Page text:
Treading lightly the path to enlightenment.

Posts tagged ‘Chuy’

The Call

This is the first of a 3-part journal entry. Read The Longest Ride (November 2014) followed by One Step of Our Journey (December 2014) for the rest of the story. -Paz

My puppy

My puppy

I identify myself as a “dog person”. This must be understood as a preface to this entry. To many folks, a dog is a fine pet. To dog people, they’re barely a notch below children as members of our family, the beings we choose to love. I have had the privilege of having dogs accompany me in my journey throughout my entire life.

This one, Chuy, is a rare, once-in-a-lifetime canine companion. I’ve known many dogs, but none such as he. He’s very loving, smart, well-behaved (mostly), and has become the neighborhood dog. We live in the country, and he has always known total freedom to come and go as he pleased. He heads across the road to Tom & Lynn’s house, where they feed him hot dogs at their cookouts. He meanders up the road a piece to Mike & Michelle’s, and they were delighted when they could finally get him to come into their home.  If you’re a regular reader of ACZ, you know many entries include Chuy, and our lives together.

Last Wednesday I received the call.

“You’d better come home.” my wife said solemnly. “I think Scoob’s had a stroke.” (While my name for him has always been Chuy, others know him by the name my son gave him: Scooby Doo. Scoob for short. Scoober as the neighbors call him.)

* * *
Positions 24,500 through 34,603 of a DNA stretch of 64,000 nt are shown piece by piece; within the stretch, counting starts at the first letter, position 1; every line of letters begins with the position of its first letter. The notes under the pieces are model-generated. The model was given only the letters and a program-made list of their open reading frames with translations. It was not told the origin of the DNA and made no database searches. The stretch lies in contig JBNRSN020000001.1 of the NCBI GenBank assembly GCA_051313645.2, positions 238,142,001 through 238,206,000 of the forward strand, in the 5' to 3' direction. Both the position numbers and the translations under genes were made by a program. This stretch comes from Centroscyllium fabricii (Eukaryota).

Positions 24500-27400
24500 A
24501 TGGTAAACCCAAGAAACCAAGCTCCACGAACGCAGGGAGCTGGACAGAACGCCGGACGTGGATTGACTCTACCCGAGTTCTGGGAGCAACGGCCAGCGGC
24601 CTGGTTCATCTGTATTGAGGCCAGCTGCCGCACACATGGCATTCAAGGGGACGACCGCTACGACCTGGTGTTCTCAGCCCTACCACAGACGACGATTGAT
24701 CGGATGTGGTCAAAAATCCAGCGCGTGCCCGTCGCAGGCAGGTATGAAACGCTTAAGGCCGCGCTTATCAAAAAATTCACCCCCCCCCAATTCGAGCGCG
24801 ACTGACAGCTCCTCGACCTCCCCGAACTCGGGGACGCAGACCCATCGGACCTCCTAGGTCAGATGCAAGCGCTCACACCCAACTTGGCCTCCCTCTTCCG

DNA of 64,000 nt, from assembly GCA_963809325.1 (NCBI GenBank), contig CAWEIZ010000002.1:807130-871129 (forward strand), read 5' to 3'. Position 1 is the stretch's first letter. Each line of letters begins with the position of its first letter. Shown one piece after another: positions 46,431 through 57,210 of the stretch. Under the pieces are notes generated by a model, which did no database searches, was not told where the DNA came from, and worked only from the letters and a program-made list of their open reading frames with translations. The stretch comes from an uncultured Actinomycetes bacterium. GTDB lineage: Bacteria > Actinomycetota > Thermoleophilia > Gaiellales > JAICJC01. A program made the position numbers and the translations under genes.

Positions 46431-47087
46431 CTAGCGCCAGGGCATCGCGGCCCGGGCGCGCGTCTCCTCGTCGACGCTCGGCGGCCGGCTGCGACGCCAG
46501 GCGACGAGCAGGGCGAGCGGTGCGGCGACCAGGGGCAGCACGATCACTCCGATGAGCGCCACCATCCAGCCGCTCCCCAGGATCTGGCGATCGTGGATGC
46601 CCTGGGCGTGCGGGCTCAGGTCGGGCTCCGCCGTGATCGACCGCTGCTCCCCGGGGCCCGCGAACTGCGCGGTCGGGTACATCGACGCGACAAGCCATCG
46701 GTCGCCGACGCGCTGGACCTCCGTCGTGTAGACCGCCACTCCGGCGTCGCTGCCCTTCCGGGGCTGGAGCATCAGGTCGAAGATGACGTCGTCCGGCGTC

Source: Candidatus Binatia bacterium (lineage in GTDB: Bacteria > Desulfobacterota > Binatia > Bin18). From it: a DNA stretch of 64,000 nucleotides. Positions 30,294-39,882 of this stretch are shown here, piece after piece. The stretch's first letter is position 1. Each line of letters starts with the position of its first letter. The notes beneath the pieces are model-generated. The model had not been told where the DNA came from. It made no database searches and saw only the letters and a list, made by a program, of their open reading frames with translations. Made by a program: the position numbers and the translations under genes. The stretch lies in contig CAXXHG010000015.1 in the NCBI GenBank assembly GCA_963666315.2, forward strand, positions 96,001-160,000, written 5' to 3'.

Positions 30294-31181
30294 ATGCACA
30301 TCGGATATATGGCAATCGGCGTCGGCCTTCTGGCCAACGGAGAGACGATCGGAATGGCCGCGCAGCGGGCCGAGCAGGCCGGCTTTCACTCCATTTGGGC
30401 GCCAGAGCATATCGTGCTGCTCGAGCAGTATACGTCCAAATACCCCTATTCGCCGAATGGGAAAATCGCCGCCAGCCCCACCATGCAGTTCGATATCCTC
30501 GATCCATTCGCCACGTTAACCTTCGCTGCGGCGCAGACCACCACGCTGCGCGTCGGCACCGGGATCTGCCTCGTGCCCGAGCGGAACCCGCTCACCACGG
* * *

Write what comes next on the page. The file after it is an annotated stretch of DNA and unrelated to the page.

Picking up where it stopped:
At thirteen and-a-half years old, I can’t say I haven’t thought about the end of our trail together. In a way, though on the brink of tears, I was relieved in some sense that this end would come in a natural and peaceful fashion at home.  Not some terrible calamity, such as being hit by a car. (To understand my devotion to Chuy’s right to liberty, including the crossing of the ever-dangerous road, see ACZ archives Reply to a Senior Samurai, October 2013).

When I arrived home, Chuy was in the kitchen, lying beneath the kitchen table, one of his favorite spots. A typical greeting would include his trotting over to me, tail wagging, or perhaps walking slowly if he’d just arisen from an afternoon nap. Dog people know how a dog expresses emotion. Taffy actually smiled, as I’ve seen a few other dogs do. They imitate humans by pulling up their noses to bare their front teeth. It’s fun if you’re lucky enough to experience it. It’s scary to strangers, as they think your dog has rabies.

This evening, Chuy did not give me his happy face. In fact, he didn’t even lift his head as I knelt beside him to kiss the top of his furry head. His left eye twitched, highlighted by the eyebrow mark on his fur. He could not stand.

We’re never ready to say goodbye.

I was glad for Chuy that, in spite of this strange occurrence that must place him somewhere between confused and scared, he was in his own home with his favorite people. I spent a long time lying on the floor beside him, reminding him that he had done a great job, how he was the best puppy ever.